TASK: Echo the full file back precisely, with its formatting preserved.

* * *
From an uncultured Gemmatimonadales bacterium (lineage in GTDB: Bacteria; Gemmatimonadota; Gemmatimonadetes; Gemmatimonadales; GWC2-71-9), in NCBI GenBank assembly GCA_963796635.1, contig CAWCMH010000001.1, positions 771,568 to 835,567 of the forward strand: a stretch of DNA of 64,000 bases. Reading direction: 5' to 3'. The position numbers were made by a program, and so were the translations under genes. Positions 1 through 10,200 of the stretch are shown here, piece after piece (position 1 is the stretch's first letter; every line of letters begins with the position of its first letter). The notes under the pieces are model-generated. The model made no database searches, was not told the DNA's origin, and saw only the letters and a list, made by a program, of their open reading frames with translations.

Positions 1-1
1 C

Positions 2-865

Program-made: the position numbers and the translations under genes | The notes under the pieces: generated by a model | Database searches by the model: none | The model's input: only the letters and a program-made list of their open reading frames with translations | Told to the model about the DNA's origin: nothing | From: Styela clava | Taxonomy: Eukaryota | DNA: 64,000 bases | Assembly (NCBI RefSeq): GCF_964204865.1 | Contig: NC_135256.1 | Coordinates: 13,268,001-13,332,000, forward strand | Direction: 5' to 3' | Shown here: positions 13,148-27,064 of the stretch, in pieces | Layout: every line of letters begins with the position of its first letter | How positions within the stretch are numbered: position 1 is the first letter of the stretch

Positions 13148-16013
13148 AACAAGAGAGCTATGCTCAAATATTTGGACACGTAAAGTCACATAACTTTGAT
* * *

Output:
From an uncultured Gemmatimonadales bacterium (lineage in GTDB: Bacteria; Gemmatimonadota; Gemmatimonadetes; Gemmatimonadales; GWC2-71-9), in NCBI GenBank assembly GCA_963796635.1, contig CAWCMH010000001.1, positions 771,568 to 835,567 of the forward strand: a stretch of DNA of 64,000 bases. Reading direction: 5' to 3'. The position numbers were made by a program, and so were the translations under genes. Positions 1 through 10,200 of the stretch are shown here, piece after piece (position 1 is the stretch's first letter; every line of letters begins with the position of its first letter). The notes under the pieces are model-generated. The model made no database searches, was not told the DNA's origin, and saw only the letters and a list, made by a program, of their open reading frames with translations.

Positions 1-1
1 C

Positions 2-865

Program-made: the position numbers and the translations under genes | The notes under the pieces: generated by a model | Database searches by the model: none | The model's input: only the letters and a program-made list of their open reading frames with translations | Told to the model about the DNA's origin: nothing | From: Styela clava | Taxonomy: Eukaryota | DNA: 64,000 bases | Assembly (NCBI RefSeq): GCF_964204865.1 | Contig: NC_135256.1 | Coordinates: 13,268,001-13,332,000, forward strand | Direction: 5' to 3' | Shown here: positions 13,148-27,064 of the stretch, in pieces | Layout: every line of letters begins with the position of its first letter | How positions within the stretch are numbered: position 1 is the first letter of the stretch

Positions 13148-16013
13148 AACAAGAGAGCTATGCTCAAATATTTGGACACGTAAAGTCACATAACTTTGAT